Tough Sell for a Nuclear Energy Radical


Takashi Kamei zealously travels the globe pitching thorium, an alternative to uranium for which a commercial reactor application has proved elusive, writes April Yee of The National.

Takashi Kamei criss-crosses the globe with a packed briefcase, spreading his creed like an evangelist. His dream is straightforward: raise $300 million, build the world's first commercial thorium-fueled reactor, and then convince the world to copy it en masse.

Scientists have experimented with thorium as a safer alternative to uranium for atomic power plants for half a century, and ever since, a fanatic few have doggedly advocated bringing those designs to reality. Waste from thorium has a much shorter half-life, easing the dilemma of storing radioactive waste, and poses less of a risk of proliferation, they say.

Yet an integrated industry stretching from Moscow to Nigeria to the Andes of Argentina has been slow to give up supply chains and technology built around uranium. Thorium poses challenges too, because by itself it is not fissile enough to power a reactor, and if it did, it would produce dangerous gamma rays.

But the March 2011 triple meltdown at Japan's Fukushima nuclear plant has prompted a rethink. Italy, Switzerland, and Germany vowed to shut down nuclear plants early or abandon plans to build new ones, and in Japan all but two of the nation's 50 operational reactors are shut down.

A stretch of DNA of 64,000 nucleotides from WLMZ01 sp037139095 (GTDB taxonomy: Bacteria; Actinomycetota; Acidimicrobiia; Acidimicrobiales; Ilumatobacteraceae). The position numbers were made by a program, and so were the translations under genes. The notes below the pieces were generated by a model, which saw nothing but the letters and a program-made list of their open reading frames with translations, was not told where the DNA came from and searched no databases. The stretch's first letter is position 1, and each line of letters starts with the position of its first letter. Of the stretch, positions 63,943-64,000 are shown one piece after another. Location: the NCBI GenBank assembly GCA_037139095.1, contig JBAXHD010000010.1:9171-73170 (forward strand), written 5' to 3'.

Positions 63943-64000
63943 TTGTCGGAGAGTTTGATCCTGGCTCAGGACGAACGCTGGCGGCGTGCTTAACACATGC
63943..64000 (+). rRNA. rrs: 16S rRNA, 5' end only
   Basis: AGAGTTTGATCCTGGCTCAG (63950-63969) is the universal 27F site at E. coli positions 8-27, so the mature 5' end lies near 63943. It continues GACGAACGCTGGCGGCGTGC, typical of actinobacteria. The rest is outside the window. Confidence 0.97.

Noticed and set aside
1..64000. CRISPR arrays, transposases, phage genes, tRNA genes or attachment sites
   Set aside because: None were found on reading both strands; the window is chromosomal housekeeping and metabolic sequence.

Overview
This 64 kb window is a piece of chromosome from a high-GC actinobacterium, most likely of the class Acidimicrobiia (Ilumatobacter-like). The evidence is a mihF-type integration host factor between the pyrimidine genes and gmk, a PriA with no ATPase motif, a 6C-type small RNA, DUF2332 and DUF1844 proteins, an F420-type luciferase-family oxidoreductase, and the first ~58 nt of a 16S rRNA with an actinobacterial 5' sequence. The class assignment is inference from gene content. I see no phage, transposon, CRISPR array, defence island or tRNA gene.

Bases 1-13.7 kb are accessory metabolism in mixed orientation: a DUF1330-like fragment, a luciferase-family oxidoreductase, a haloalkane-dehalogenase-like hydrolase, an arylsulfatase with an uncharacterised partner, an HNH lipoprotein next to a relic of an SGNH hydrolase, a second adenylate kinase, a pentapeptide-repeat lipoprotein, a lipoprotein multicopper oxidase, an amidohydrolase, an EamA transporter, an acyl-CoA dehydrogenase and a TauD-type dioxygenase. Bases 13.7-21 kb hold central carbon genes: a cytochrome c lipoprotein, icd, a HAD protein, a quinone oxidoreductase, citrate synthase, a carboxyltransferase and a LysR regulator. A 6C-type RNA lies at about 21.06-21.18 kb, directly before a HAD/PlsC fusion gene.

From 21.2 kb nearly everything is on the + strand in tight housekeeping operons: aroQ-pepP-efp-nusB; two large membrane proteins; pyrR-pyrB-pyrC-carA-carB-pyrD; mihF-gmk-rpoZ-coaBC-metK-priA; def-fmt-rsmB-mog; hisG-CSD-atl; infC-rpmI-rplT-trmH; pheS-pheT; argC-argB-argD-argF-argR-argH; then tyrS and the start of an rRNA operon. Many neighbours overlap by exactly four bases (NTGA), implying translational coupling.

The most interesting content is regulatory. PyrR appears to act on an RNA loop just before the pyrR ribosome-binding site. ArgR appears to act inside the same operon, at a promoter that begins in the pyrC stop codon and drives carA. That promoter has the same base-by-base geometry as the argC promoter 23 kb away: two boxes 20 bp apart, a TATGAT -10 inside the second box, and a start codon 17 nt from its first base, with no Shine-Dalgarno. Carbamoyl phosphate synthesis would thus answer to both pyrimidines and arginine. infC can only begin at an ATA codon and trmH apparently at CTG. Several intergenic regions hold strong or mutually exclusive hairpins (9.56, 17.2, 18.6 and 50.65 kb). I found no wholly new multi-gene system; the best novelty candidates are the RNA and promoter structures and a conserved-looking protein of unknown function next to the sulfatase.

"What I am doing myself has not changed after Fukushima, but the response has changed," says Kamei, the Japan representative of the International Thorium Energy Organization, based in Sweden, and the chief strategic officer of a startup called Quan Japan. "Because my reactor is much, much safer and so they recognize we need electricity."

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Kamei was in Abu Dhabi last month to present his ideas at a conference and seek investors for Quan, which hopes to market a neutron accelerator to turn thorium into a fast-reacting fuel, since one of the problems with thorium is that it is difficult to spark a reaction.